On this week’s episode of On Contact Chris Hedges tracks the evolution of the kidnapping industry in the Middle East post-9/11 with Loretta Napoleoni, author of Merchants of Men: How Jihadists and ISIS Turned Kidnapping and Refugee Trafficking into a Multibillion-dollar Business. RT Correspondent Anya Parampil looks at the Islamic State’s involvement in the lucrative business of trafficking migrants fleeing from war torn lands.
Afshin Rattansi goes underground with Julian Assange. We talk to the founder of Wikileaks about how his recent DNC leaks have no connection to Russia. Plus what are Hillary Clinton’s connections to ISIS and Russia.
Is it really necessary for me to explain to you why it’s acceptable, necessary, and admirable for the United States and its minor allies to be blowing up houses, families, men, women, and children in Syria?
President Barack Obama’s lawyers, working on our dime, have just laid out a 46-page explanation of why current wars are legal. They’ve done so in response to a lawsuit, which has limited the argument in some significant ways.
Few journalists know the cruelty of government censorship as well as James Risen, Pulitzer Prize-winning journalist at the New York Times, targeted for several major stories implicating criminality by the US war machine and its national security state.
The Saudi-led coalition – including the nations of Kuwait, Qatar, and the United Arab Emirates – dropped US-supplied bombs into a Yemeni marketplace killing 119, according to Human Rights Watch. To discuss US arms sales to Saudi Arabia and ongoing legislation meant to curb it, Chris Hedges, author and former Middle East bureau chief for the New York Times, joins RT America’s Manila Chan.
Last week Donald Trump suggested something Bernie Sanders would never dare: getting rid of NATO. I took some time to read people’s comments and tweets online about it, and a huge number seemed to believe that NATO and the U.S. military have been performing a service for Europe, and that it’s time for Europe to pay its own bills. But will someone explain to me what the service is?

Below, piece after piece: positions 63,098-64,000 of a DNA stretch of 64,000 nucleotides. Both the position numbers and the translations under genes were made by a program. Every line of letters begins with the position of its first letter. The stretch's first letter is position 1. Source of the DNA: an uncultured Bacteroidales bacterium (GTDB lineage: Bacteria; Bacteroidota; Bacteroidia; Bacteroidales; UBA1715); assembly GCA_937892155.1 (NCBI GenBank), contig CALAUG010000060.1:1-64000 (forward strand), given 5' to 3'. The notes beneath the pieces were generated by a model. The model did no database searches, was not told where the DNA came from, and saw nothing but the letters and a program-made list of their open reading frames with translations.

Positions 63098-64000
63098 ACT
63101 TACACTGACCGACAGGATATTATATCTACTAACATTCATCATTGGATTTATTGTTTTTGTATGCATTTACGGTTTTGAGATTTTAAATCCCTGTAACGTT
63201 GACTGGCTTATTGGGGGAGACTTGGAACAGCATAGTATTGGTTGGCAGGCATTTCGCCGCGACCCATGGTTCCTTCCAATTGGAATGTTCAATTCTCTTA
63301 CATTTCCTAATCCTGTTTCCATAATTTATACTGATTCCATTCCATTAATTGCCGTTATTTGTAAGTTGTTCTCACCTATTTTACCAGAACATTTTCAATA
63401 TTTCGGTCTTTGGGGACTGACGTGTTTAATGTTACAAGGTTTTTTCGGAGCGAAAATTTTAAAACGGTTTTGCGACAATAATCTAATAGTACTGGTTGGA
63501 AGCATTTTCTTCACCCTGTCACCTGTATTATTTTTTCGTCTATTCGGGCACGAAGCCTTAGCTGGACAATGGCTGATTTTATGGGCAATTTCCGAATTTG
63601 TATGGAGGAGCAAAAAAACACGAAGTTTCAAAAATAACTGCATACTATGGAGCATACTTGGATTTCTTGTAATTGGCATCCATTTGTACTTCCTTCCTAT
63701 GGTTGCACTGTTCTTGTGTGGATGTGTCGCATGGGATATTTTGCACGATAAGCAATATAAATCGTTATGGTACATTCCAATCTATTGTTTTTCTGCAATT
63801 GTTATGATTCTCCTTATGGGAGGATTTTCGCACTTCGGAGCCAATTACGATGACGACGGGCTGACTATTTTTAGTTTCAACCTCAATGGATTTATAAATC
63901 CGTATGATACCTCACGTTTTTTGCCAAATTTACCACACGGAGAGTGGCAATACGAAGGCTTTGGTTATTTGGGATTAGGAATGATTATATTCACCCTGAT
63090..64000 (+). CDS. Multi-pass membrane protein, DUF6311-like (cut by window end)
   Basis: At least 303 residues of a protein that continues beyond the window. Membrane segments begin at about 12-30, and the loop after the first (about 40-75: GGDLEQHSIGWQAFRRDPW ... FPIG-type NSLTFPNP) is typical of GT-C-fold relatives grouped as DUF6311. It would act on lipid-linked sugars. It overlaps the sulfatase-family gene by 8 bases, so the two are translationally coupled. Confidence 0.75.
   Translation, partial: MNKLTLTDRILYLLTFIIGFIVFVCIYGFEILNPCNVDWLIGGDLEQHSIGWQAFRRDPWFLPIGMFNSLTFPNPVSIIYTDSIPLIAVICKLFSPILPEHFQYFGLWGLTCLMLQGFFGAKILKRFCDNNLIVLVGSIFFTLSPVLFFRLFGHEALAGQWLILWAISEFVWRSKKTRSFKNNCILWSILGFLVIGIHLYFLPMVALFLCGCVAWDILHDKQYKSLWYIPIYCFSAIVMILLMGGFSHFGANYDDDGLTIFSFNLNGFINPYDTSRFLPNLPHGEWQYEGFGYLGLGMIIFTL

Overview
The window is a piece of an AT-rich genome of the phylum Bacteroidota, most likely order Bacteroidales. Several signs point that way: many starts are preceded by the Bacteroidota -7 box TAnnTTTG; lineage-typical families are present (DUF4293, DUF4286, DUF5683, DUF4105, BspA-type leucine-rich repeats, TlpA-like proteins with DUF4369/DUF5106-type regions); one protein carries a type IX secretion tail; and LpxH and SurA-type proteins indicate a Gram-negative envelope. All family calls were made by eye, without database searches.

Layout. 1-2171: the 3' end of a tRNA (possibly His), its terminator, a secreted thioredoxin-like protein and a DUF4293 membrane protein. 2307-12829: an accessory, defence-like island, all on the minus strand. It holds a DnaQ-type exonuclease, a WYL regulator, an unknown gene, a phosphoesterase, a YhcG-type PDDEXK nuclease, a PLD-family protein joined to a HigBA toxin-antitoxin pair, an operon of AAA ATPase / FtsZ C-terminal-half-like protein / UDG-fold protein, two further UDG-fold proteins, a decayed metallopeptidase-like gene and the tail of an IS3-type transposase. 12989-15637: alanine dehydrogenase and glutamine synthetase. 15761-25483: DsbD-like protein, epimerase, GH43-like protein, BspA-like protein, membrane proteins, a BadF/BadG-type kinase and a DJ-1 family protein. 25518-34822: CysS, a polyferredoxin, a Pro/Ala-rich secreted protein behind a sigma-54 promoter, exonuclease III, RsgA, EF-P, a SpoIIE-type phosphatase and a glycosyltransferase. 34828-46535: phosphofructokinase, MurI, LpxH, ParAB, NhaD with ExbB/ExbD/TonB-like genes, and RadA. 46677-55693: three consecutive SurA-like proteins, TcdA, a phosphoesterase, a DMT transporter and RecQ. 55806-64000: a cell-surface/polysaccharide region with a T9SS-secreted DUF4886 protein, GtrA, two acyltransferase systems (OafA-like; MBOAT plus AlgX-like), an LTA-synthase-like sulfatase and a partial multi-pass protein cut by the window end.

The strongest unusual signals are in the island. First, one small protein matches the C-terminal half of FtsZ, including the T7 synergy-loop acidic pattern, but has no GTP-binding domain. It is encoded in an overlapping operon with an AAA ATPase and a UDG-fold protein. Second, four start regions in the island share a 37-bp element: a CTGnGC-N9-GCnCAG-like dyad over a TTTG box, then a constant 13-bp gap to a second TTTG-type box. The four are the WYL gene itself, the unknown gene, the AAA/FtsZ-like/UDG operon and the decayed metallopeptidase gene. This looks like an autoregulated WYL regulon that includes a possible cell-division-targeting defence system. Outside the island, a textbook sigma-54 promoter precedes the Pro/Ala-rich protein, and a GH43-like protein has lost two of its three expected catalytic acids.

On Tuesday, March 22, a couple of explosions rocked Brussels Airport, killing 11 people. Another blast struck near the European Union headquarters an hour later, leaving approximately 20 people dead in the Belgian capital. The Islamic State has taken responsibility for the attack, and two of the suicide bombers have now been identified as Belgian nationals.
With the crisis in the Middle East escalating, it’s important to look at how the US got itself into the position it finds itself in today. So what responsibility does the US government have to Iraq to fight ISIS? RT America’s Ed Schultz is joined by journalist and author Chris Hedges to discuss.
Scholars have documented the consistent pattern. What makes a country far more likely to be invaded, attacked, “intervened in,” or in other words, bombed, is not its lack of democracy or its government’s crimes and abuses, or the crimes and abuses of some non-governmental group, but its possession of oil. Yet, with each new war, we are told to imagine that this one is different.
In this episode of teleSUR’s Days of Revolt, Chris Hedges and Green Party presidential candidate Jill Stein lay out the solutions to issues like economic inequality and climate change, and explain the need for sustained civil disobedience and a unified grassroots movement.